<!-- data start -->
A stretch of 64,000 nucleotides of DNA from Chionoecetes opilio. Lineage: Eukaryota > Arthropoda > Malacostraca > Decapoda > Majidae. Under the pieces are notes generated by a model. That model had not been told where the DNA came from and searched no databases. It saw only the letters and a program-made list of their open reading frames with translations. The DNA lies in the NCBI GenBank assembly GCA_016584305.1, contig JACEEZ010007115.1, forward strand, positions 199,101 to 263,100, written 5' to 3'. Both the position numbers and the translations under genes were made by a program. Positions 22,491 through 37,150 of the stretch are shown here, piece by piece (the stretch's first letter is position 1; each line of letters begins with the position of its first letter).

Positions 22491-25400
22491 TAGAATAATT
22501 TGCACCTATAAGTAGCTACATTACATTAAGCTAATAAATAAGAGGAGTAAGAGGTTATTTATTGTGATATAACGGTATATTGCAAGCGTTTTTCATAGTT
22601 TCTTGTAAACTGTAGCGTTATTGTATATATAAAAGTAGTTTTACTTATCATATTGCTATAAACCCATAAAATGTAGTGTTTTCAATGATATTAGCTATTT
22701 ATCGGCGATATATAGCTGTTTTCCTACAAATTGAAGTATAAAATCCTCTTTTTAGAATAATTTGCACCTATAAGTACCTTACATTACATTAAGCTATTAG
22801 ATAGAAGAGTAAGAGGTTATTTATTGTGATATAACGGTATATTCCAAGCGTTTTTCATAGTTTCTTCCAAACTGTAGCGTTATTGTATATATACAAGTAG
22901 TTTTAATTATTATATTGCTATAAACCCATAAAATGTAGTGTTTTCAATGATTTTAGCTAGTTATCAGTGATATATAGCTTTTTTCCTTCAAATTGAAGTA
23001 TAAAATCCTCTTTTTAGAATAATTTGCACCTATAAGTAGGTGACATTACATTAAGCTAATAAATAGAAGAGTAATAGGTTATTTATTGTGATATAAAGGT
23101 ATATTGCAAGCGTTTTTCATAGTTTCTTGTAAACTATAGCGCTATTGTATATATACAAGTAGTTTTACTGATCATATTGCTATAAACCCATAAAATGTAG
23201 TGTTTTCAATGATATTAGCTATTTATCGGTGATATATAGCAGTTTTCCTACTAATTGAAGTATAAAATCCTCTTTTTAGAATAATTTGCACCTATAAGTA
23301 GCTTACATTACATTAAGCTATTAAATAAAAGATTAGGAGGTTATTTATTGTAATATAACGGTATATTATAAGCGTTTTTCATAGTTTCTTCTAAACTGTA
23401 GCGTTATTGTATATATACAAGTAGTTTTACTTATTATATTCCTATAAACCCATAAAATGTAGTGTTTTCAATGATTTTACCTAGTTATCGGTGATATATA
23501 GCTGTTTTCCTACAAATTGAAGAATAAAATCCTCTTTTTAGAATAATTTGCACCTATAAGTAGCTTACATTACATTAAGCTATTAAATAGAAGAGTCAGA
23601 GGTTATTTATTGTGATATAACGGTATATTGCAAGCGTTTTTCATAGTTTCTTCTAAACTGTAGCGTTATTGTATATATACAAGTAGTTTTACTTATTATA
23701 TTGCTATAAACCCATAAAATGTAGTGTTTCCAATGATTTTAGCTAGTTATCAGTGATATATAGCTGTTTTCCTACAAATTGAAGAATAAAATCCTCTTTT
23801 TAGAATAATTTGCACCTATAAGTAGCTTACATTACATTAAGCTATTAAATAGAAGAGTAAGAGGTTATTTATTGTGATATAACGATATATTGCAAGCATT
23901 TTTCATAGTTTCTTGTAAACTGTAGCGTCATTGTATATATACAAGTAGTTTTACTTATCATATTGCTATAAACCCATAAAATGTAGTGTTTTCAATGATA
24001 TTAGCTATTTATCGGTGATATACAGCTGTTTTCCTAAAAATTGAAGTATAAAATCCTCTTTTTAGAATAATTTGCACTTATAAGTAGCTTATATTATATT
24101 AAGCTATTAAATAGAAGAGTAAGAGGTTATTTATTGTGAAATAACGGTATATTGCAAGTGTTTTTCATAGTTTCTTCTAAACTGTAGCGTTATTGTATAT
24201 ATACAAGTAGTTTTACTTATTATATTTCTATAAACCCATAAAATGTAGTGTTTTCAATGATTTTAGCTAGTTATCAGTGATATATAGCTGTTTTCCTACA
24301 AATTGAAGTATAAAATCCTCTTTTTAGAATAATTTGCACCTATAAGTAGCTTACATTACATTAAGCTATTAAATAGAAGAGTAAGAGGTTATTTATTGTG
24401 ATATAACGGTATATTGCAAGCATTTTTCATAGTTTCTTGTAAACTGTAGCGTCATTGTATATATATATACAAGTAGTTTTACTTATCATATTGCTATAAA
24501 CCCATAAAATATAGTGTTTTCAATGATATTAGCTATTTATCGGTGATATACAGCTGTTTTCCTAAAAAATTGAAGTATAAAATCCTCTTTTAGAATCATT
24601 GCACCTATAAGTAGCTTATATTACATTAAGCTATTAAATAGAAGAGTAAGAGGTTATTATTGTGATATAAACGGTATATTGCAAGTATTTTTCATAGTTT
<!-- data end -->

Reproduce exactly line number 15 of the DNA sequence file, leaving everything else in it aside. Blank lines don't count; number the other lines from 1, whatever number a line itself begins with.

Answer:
23601 GGTTATTTATTGTGATATAACGGTATATTGCAAGCGTTTTTCATAGTTTCTTCTAAACTGTAGCGTTATTGTATATATACAAGTAGTTTTACTTATTATA